SHERWOODSo we don't end on this subject. Let's get -- let me get it out of the way. The ethics committee has said that Jim Graham, the councilmember from Ward 1, appears to have -- well, says he violated ethical rules but he did not...
NNAMDIViolated basic standards of how public officials are supposed to behave in a public's interest.
SHERWOOD...won't move again because of -- the panel wasn't in place to govern. And then The Washington Post in its latest, I might say, but strongest editorial says, Jim Graham should resign. I'm just wondering, have you paid much attention to this yet or the commingling of Metro and city contracts? And do you have any thought about Jim Graham's behavior?
GRAYWell, you know, again, there's a pending investigation involved in this, by, I guess, law enforcement officials. So, one, I think we should let that investigation, you know, continue to unfold. Secondly, this is an issue for the Council to deal with. Having been the chairman of the Council, I certainly know that, you know, I don't want to step in to the Council's business. And I'm sure Chairman Mendelson will have an approach to this as well.
SHERWOODAnd just to wrap up the ethics issues since, you know, you acknowledge your -- well, we all know the federal investigation of your 2010 campaign is continuing. I was surprised when you stated in the District speech -- unless you adlibbed it and I missed it -- you didn't mention ethics, although you have proposed an ethic -- reintroduced ethical changes of banned corporate contributions or bundled contribution.
SHERWOODYou've got several things you've proposed. The Council's moving slowly on ethics issues. Where are we in the city on this? What can you -- is there anything new you can say about the investigation? And how aggressively are you going to push the ethics, in that order?
GRAYWell, I think you've asked two questions, Tom.
GRAYThe first one is I've turned everything over to my attorney and asked him to deal with it. And anybody is welcome. And I think you have -- you've talked to him and...
SHERWOODI haven't turned anything over to the...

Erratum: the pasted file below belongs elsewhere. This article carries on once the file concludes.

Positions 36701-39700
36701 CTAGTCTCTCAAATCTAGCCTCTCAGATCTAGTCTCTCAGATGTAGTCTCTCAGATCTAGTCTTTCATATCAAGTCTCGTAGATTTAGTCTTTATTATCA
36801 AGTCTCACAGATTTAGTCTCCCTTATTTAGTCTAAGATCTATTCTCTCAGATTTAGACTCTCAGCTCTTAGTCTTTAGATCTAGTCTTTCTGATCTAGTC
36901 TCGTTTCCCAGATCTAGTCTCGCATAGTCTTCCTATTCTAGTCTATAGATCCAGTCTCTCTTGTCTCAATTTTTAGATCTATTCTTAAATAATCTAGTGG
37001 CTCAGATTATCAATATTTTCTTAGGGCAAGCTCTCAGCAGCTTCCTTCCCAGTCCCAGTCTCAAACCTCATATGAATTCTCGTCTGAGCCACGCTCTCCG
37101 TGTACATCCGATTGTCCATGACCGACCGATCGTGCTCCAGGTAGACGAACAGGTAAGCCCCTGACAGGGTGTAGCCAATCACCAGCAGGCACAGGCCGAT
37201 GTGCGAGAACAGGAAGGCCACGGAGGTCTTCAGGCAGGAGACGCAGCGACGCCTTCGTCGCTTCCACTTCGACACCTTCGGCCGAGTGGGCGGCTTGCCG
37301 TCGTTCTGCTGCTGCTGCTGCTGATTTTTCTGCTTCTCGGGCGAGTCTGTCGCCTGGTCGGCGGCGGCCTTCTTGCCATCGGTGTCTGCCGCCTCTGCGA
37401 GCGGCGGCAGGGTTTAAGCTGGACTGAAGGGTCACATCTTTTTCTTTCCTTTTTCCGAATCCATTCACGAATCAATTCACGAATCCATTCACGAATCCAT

GRAYYou turned your questions over to him.
SHERWOODI've got some, I would ask him.
GRAYYeah. And anybody -- as he has indicated to me, he's welcome to talk to anybody about it. And I've let him deal with this. And I deal with my role with the city. Secondly...
GRAYYeah. Well, you asked about campaign reform over that.
SHERWOODRight. Oh, that's right.
GRAYYeah. On campaign reform, I have introduced -- we had introduced -- the Council didn't move on it. I reintroduced the legislation. It was the first bill that I transmitted to the Council at the beginning of this Council session. I have spoken everywhere or anywhere that, you know, people will let me talk about it. I think this is overdue. I think the Council should move on it. There's not a necessity for another hearing to be held.
GRAYThey could mark up this bill. They could make whatever changes they think are important in it. But I think it's time to move on. I think the proposal that we've put together, which our attorney general has played an enormous role in, he has appeared before the Council. He's been very eloquent in talking about this proposal. I think it's a sound proposal, and it needs to be moved on.
NNAMDIWe're almost out of time. Do you plan on running for re-election next year?
GRAYHaven't made that decision yet, Kojo. What do you think?
SHERWOODWell, we think you don't want to make it the last minute and rush to a campaign.
GRAYWould you have any particular reason for saying that, Tom?
SHERWOODWell, just one or two thoughts on that. But, you know, it is in April. April -- Muriel Bowser, one of your potential opponents if you run, said, you know, she'll make a decision fairly soon 'cause she understands that she has 400 days or so. So do you have a timetable of making the decision?
GRAYNo, I don't. I'll make the decision, as I said to someone the other day, when the spirit moves me. I think, also, there's a hugely, you know, a compelling case about (unintelligible)...
NNAMDIWe're out of time. Mayor Vincent Gray is mayor of the District of Columbia. Tom Sherwood is our resident analyst. He's an NBC 4 reporter, a columnist for The Current Newspapers and my spokesperson whenever the mayor asks me what I think. Thank you all for listening.
GRAYNew Columbia, guys.
NNAMDII'm Kojo Nnamdi.
On this last episode, we look back on 23 years of joyous, difficult and always informative conversation.
Kojo talks with author Briana Thomas about her book “Black Broadway In Washington D.C.,” and the District’s rich Black history.
Poet, essayist and editor Kevin Young is the second director of the Smithsonian's National Museum of African American History and Culture. He joins Kojo to talk about his vision for the museum and how it can help us make sense of this moment in history.
Ms. Woodruff joins us to talk about her successful career in broadcasting, how the field of journalism has changed over the decades and why she chose to make D.C. home.